Small businesses are the backbone of the US economy and need to thrive through careful management
In the land of opportunity, every generation dreams the American dream. And always, the icing on the cake is success. As the Governor of New Mexico, Susana Martinez, said, “Success is the American dream.”
Success may conjure up ambitious dreams, but as entrepreneur Bill Rancic, said, “The American Dream is still alive out there, and hard work will get you there. You don’t necessarily need to have an Ivy League education or to have millions of dollars startup money. It can be done with an idea, hard work and determination.”
Despite all the technology and online instant shopping, regular Americans are still loyal to the brick and mortar small businesses that flourish across the nation. A recent Gallup poll shows that 70% of Americans rely on small businesses for their needs while 21% of Americans seek out large companies. And this is happening in an era where US companies are propelled into mergers, consolidation and acquisitions for survival and growth. Considered in perspective, it is an ironical situation, as the majority of Americans have never favored big business and have always been on the side of small businesses.
The reason lies in the fact that for most people, small businesses symbolize the American dream. And Americans are fascinated by stories of hard work and determination and cherish small businesses that were built on the dreams of individuals, and carried on by families and generations. The numbers bear witness to this fact, as reflected in the 2015 Economic Report of the National Association of Small Business. It shows that 51% of small business owners are between 50 and 88 years old, while 33% of small business owners are between 35 and 49 years old, and only 16% are 35 years or younger.
Furthermore, the initial investment for most of these small startups, that is, for 82% of them, are not borrowed from banks, but come from the entrepreneurs themselves, or from their families and friends. Venture capital funding is scarce and limited to around 1000 or so companies. Many small businesses start in a very basic manner, many of them from the entrepreneur’s home or garage. On the other hand, in a tech world, it is easy for many small businesses to fit into a “virtual” set up. In many instances, technology, meaning the employees’ computers, Internet connections and other mobile devices, count for greater progress of the business, than the actual physical presence of employees in an office.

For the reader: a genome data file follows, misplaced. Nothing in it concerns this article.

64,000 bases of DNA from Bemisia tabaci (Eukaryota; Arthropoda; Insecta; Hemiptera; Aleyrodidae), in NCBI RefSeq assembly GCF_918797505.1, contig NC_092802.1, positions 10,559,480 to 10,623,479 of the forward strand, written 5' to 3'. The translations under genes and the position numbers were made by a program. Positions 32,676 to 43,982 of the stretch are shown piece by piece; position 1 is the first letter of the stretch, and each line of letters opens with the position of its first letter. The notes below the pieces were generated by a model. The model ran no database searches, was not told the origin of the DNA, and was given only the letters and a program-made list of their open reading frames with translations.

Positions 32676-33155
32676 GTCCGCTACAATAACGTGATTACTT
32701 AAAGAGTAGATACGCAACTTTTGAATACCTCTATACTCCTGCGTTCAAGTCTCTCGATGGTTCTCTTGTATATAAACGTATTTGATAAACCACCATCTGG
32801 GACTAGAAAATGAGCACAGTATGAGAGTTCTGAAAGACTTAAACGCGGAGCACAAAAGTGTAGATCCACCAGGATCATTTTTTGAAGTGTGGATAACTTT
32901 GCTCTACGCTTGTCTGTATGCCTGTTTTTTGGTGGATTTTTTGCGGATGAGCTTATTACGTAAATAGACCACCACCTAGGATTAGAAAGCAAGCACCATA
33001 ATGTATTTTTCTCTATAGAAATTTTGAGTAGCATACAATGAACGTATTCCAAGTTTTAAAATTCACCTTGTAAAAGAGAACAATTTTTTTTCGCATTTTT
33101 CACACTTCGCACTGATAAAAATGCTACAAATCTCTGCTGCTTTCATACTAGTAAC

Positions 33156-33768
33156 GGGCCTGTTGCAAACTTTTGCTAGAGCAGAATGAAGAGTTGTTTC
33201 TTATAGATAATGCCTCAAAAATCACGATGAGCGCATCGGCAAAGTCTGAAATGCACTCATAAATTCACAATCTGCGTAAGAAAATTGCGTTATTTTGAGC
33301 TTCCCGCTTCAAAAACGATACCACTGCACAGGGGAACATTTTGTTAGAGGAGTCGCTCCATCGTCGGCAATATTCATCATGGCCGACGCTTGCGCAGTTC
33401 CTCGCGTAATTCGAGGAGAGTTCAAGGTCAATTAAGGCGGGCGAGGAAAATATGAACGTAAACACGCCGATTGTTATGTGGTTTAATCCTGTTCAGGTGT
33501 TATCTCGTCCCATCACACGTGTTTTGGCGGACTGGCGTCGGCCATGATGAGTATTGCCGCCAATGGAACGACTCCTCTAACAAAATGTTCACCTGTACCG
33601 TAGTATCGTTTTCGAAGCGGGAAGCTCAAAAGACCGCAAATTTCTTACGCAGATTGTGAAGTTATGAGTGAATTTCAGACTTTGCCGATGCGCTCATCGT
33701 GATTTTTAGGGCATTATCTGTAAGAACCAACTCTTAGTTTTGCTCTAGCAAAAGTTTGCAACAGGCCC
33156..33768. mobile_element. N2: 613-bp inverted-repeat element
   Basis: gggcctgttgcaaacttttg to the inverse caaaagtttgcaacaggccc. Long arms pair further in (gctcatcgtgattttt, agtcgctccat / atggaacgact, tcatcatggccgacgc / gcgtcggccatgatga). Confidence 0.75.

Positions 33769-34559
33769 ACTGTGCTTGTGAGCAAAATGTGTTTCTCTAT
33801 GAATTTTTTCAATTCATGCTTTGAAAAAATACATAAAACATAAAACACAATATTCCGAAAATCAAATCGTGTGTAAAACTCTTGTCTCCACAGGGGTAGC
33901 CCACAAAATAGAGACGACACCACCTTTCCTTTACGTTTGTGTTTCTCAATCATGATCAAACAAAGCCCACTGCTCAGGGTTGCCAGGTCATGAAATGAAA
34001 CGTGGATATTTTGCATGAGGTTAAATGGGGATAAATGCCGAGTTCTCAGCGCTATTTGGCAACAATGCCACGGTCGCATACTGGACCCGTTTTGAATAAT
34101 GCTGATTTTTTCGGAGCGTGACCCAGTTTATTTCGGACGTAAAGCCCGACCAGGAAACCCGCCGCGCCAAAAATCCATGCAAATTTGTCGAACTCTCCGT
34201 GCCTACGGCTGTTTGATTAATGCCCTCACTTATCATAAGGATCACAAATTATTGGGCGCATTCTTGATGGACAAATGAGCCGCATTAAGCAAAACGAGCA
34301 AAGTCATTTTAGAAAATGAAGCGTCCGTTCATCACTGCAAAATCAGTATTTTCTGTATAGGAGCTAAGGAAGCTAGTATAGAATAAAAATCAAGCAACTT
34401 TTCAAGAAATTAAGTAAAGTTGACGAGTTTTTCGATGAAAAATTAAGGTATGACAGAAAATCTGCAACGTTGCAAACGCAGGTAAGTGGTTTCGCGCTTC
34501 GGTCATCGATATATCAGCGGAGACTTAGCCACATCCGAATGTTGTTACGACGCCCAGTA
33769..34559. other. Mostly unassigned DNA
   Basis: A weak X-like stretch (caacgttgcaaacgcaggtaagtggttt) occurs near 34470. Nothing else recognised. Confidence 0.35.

According to a recent report by Economic Consulting Services LLC of Washington DC, “Small businesses continue to be incubators for innovation and employment growth” during times of economic recovery. Added to this, according to the Office of Advocacy of the Small Businesses Association, 61.8% of net new jobs are created by small businesses. It is, therefore, an unassailable fact that small businesses comprise the backbone of the US economy.
In this situation, it is imperative for small businesses to ensure that every cent is well-spent, and that costs are controlled and waste is at a minimum. Even as benefits companies give employees comprise a significant slice of their expenses, one of the hardest costs to keep strictly controlled is travel costs. And so, mileage reimbursement for companies is seen as a great way to keep wastage at bay.
Just as the American Dream remains unfazed, business analysts see small businesses in a growth spiral into the future.
(Acting) Deputy Associate Administrator at the U.S. Small Business Administration, Terry Sutherland observed optimism among small business owners not seen in decades. Football veteran Fran Tarkenton, who has his own consulting and educational startups, said, “Small business owners are by nature optimistic. … A lot of the things we try don’t work—but some of them do. And we keep trying because you never know when the next thing just might be the one that makes it. So, we’re a naturally optimistic bunch, and things continue to get better.”
So, even as big businesses tower over them, small businesses, with a “never say die” attitude and loyal patrons who refuse to forsake the underdog, will continue to keep the American Dream alive. As Walt Disney said, “All of our dreams can come true, if we have the courage to pursue them.”